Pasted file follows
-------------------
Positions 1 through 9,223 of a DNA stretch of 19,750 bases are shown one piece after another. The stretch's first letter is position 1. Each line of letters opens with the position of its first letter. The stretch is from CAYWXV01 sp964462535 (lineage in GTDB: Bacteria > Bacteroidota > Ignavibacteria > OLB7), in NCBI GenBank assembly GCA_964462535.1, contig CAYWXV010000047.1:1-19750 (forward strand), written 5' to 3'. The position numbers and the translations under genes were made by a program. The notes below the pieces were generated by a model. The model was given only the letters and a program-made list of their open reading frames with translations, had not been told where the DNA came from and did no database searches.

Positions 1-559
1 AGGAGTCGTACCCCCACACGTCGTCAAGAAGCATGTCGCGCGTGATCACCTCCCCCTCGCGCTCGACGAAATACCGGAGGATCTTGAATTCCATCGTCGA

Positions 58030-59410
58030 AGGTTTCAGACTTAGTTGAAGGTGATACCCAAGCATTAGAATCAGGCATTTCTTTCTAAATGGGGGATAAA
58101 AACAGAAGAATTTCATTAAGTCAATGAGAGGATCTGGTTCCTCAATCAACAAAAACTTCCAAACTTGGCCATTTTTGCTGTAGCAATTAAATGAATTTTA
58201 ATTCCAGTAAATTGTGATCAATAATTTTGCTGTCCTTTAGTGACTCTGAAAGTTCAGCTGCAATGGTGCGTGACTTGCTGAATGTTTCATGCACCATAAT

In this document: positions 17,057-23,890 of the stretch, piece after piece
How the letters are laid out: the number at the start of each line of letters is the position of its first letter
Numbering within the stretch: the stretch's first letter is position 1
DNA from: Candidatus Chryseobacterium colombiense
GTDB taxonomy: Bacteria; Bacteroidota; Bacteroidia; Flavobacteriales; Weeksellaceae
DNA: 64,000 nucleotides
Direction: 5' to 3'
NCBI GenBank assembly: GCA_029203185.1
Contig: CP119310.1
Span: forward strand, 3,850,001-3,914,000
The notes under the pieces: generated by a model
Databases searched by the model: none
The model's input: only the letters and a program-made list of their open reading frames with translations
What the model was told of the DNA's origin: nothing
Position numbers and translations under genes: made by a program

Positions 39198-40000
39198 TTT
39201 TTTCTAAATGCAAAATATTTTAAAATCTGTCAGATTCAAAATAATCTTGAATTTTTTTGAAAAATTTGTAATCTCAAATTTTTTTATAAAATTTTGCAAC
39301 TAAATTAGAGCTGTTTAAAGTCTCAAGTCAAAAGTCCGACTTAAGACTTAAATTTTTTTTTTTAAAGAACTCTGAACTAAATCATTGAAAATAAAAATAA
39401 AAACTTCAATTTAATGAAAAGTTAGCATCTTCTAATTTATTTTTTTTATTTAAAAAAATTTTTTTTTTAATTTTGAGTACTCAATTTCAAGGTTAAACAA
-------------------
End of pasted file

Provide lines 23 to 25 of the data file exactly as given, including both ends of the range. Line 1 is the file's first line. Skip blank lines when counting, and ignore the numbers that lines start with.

Positions 39198-40000
39198 TTT
39201 TTTCTAAATGCAAAATATTTTAAAATCTGTCAGATTCAAAATAATCTTGAATTTTTTTGAAAAATTTGTAATCTCAAATTTTTTTATAAAATTTTGCAAC